In North America, businessmen (and women I suppose) don’t have cuffs on their pants. Apparently it’s only a European thing. Well, I have just noticed that pant cuffs are the style for work dress in Colombia. Yet another reason for me to feel like I “fit in” here! BTW – that photo shows a random photo of women’s pant cuffs – those aren’t my feet! It was the only photo I could find on google of pant cuffs!
It’s a sunny Saturday in Medellín and it looks like I’ll be spending it working on those papers I was talking about a couple of weeks ago. Yeah… I’m still working on them… I’m such a lazy ass – I have absolutely no energy or motivation to do these things right now! A word of caution: seizing the day is sometimes just an excuse for procrastination! Anyway, the extensions are until early this coming week so the pressure should force me to finish this stuff. There’s a bright side though … it’s a holiday weekend which means many people are off at some finca for the weekend with their families. Since I don’t know that many people yet, there aren’t too many distractions… but still… painful!
Hey, I finally arrived here in Medellín late Sunday night to start the work-term portion of my Schulich iMBA degree! I’m so happy to be back in Colombia. I never ever thought I would get the chance to come back here for such a long period of time … perhaps a 2-week paseo but never for 2 months, and certainly not to Medellín! More on that later … for now I figured I’d post a small update about what’s it like to get a work visa for a foreign country!
The work visa requirements for this country are pretty extensive. The Colombian company I’m working for had to get all kinds of documents from the government before I could submit my application for the visa. But overall I was impressed with the efficiency and speed of the process. From start to finish it took 3 weeks and there were no problems at all organising things with my employer, the Colombian government, or the Colombian consulate in Montreal.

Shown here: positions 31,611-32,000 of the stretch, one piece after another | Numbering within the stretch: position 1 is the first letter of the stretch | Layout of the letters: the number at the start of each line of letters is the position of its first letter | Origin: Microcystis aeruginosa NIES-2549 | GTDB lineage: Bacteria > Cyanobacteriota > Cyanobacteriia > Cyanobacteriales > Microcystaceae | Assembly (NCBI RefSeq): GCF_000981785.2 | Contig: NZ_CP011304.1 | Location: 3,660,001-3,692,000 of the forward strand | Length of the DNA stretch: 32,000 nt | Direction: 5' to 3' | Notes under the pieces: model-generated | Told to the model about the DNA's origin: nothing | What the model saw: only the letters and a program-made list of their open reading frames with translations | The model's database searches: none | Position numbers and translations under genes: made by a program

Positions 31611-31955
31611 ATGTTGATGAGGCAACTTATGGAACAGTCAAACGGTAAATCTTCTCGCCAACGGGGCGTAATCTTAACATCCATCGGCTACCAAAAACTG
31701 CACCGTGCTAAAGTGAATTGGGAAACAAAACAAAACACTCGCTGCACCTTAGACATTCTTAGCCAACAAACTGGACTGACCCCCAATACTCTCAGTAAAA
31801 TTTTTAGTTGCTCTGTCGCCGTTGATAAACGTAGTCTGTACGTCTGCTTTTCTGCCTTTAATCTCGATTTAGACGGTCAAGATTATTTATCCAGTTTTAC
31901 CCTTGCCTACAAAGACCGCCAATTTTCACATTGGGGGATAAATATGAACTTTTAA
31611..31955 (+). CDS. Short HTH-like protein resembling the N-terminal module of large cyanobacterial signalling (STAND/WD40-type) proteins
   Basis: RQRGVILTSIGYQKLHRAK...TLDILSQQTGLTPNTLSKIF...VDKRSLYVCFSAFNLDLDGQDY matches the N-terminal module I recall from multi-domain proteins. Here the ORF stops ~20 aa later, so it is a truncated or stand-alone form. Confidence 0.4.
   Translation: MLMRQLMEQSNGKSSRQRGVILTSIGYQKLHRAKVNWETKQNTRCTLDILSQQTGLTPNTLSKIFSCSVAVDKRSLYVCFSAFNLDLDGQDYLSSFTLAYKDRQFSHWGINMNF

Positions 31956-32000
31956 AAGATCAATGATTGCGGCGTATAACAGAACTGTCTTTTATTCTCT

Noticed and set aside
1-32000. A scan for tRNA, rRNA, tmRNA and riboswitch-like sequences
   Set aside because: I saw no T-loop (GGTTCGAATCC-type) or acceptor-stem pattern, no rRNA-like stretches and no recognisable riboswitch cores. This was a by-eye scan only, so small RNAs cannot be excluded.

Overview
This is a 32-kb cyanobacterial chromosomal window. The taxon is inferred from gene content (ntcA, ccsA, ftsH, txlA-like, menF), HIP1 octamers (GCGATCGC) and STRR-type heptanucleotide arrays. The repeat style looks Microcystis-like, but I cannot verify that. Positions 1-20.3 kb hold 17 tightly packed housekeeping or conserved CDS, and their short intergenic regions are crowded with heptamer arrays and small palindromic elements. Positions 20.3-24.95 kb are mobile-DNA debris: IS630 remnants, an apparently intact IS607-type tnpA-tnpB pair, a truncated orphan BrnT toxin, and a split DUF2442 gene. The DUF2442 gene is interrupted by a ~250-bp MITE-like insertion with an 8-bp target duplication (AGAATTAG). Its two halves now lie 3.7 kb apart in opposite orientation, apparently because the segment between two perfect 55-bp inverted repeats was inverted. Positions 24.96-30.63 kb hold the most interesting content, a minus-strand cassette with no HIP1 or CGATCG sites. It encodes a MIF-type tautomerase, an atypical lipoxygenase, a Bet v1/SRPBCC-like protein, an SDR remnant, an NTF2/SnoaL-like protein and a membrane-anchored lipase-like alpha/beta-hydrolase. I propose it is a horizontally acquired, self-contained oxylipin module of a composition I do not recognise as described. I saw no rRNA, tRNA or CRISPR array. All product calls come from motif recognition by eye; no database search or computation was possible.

Work Visa Requirements for Colombia
completed application form
valid passport (at least 6 months remaining before expiration)
certificate of education legalised by a Colombian consul, ambassador or the nation’s Ministry of Foreign Affairs;
certificate from the local Cámara de Comercio attesting to the company’s legal existence
certificate of proportionality from the Ministerio de Protección Social
original contract of employment legalised & notarised by a Colombian public notary
original letter from the employer accepting financial responsibility for the applicant
3 passport pictures.
Actual processing time at the Colombian Consulate in Montreal: 2 days
Source: Ministerio de Relaciones Exteriores de Colombia (http://portal.minrelext.gov.co/portal/webdriver.exe?MIval=co_vi_co_requisitos.html no longer works)
So that’s a little about the process of the work visa… The working culture here is something else altogether. A little more on that now, and perhaps a lot more at a later date.
The company I’m working for operates locally and is in the knowledge management consulting industry. In the photo above, we are located where the red circle is. I don’t live too far from there, about five blocks. I’m working as an analyst here but I can’t say much more about my project. The truth is though, I could not have picked a better job had I been presented with a list of alternatives. The working atmosphere is very relaxed and not at all stressful, the people are super cool and friendly, and the work I’m doing is fascinating. The job is directly aligned with many of my personal interests – think “seize the day”. The company I work for is essentially based on the value of self-improvement of character.
I’ll be working here until the end of July when I’ll have a couple of weeks to relax before heading to Brazil for the exchange portion of the iMBA. The project I’m working on is so interesting that I’ll happily be continuing it part-time after I leave…